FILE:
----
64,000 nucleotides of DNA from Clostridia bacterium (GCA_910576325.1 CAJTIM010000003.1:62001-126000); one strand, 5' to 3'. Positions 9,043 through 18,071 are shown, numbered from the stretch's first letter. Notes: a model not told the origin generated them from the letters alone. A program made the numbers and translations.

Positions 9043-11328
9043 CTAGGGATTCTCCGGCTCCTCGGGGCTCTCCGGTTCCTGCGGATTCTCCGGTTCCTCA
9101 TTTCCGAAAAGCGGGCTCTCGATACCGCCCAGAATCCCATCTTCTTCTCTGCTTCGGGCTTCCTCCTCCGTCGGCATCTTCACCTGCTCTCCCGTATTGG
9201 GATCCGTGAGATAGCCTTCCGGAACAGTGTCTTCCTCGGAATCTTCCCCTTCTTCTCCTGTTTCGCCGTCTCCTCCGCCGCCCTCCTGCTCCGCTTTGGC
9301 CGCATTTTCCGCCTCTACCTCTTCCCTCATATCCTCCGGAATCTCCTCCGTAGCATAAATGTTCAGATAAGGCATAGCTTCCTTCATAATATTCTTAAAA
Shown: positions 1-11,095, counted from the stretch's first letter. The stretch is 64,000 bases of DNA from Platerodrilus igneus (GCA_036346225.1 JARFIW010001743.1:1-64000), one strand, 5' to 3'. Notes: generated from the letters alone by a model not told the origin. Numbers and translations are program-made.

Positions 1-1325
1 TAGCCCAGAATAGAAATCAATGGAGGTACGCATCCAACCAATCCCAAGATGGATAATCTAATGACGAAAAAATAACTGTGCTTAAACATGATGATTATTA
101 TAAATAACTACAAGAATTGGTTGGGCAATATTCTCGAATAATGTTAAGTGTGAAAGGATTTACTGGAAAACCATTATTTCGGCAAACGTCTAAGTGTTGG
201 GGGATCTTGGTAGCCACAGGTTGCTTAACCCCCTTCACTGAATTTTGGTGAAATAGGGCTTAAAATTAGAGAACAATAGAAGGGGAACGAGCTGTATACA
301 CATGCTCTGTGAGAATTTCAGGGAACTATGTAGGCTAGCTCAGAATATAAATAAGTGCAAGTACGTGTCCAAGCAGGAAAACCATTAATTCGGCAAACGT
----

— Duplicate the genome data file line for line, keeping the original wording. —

64,000 nucleotides of DNA from Clostridia bacterium (GCA_910576325.1 CAJTIM010000003.1:62001-126000); one strand, 5' to 3'. Positions 9,043 through 18,071 are shown, numbered from the stretch's first letter. Notes: a model not told the origin generated them from the letters alone. A program made the numbers and translations.

Positions 9043-11328
9043 CTAGGGATTCTCCGGCTCCTCGGGGCTCTCCGGTTCCTGCGGATTCTCCGGTTCCTCA
9101 TTTCCGAAAAGCGGGCTCTCGATACCGCCCAGAATCCCATCTTCTTCTCTGCTTCGGGCTTCCTCCTCCGTCGGCATCTTCACCTGCTCTCCCGTATTGG
9201 GATCCGTGAGATAGCCTTCCGGAACAGTGTCTTCCTCGGAATCTTCCCCTTCTTCTCCTGTTTCGCCGTCTCCTCCGCCGCCCTCCTGCTCCGCTTTGGC
9301 CGCATTTTCCGCCTCTACCTCTTCCCTCATATCCTCCGGAATCTCCTCCGTAGCATAAATGTTCAGATAAGGCATAGCTTCCTTCATAATATTCTTAAAA
Shown: positions 1-11,095, counted from the stretch's first letter. The stretch is 64,000 bases of DNA from Platerodrilus igneus (GCA_036346225.1 JARFIW010001743.1:1-64000), one strand, 5' to 3'. Notes: generated from the letters alone by a model not told the origin. Numbers and translations are program-made.

Positions 1-1325
1 TAGCCCAGAATAGAAATCAATGGAGGTACGCATCCAACCAATCCCAAGATGGATAATCTAATGACGAAAAAATAACTGTGCTTAAACATGATGATTATTA
101 TAAATAACTACAAGAATTGGTTGGGCAATATTCTCGAATAATGTTAAGTGTGAAAGGATTTACTGGAAAACCATTATTTCGGCAAACGTCTAAGTGTTGG
201 GGGATCTTGGTAGCCACAGGTTGCTTAACCCCCTTCACTGAATTTTGGTGAAATAGGGCTTAAAATTAGAGAACAATAGAAGGGGAACGAGCTGTATACA
301 CATGCTCTGTGAGAATTTCAGGGAACTATGTAGGCTAGCTCAGAATATAAATAAGTGCAAGTACGTGTCCAAGCAGGAAAACCATTAATTCGGCAAACGT